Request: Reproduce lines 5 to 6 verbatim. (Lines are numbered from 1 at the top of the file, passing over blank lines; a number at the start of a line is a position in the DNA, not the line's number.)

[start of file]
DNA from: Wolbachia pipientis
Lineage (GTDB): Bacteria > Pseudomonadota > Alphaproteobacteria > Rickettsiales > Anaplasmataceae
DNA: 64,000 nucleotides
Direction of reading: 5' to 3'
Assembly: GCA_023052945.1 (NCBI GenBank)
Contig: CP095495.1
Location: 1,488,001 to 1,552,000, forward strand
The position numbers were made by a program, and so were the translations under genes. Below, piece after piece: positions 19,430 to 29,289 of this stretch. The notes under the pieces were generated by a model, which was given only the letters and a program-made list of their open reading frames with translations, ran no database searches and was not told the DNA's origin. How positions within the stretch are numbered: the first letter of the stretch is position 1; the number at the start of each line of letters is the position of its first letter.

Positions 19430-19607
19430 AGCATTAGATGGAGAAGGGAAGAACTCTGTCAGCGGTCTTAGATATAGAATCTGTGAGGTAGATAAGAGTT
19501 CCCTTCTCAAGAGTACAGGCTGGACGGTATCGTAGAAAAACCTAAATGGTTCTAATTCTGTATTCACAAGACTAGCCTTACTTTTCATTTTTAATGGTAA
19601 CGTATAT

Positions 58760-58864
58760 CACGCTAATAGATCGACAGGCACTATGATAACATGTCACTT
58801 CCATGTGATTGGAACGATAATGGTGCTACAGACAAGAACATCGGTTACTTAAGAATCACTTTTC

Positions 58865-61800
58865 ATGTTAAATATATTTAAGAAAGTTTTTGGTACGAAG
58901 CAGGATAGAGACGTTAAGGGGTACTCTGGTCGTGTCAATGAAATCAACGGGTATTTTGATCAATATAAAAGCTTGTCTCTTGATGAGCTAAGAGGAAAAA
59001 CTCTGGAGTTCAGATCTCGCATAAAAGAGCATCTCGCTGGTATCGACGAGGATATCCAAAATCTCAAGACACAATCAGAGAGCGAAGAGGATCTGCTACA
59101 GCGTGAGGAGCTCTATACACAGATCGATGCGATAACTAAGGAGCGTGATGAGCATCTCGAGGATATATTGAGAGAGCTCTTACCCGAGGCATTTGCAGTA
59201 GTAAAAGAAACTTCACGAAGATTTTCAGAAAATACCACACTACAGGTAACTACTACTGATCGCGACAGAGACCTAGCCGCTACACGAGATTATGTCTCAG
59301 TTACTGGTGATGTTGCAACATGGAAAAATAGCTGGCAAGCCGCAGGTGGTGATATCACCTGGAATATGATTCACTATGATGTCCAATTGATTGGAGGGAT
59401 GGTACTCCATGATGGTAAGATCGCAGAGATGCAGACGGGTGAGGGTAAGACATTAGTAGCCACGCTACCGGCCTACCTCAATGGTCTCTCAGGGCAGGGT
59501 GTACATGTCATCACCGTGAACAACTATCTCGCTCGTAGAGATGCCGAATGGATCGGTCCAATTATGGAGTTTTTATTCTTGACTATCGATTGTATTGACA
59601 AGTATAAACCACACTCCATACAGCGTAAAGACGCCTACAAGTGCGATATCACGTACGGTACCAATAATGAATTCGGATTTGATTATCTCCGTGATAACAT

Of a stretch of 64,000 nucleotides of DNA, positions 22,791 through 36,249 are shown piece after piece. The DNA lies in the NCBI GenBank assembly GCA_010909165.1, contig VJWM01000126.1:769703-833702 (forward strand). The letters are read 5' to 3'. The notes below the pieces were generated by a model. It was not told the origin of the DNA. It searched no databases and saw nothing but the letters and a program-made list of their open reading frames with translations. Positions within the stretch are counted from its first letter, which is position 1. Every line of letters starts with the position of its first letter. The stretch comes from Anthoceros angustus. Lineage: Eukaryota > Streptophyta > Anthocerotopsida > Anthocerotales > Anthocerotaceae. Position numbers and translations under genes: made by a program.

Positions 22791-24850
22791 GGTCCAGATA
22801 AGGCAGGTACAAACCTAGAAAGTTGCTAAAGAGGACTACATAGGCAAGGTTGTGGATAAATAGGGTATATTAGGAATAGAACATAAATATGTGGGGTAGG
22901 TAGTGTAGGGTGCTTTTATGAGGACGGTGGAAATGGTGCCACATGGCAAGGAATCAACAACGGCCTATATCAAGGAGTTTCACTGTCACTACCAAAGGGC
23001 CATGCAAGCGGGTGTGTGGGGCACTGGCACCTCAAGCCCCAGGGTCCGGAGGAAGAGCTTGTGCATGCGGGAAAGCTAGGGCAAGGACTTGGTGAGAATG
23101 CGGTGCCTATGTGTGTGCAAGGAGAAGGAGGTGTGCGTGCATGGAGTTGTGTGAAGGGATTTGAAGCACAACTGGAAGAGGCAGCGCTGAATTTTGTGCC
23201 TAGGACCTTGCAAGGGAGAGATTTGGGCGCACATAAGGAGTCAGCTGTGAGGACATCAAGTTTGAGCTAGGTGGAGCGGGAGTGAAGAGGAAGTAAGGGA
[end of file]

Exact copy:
Assembly: GCA_023052945.1 (NCBI GenBank)
Contig: CP095495.1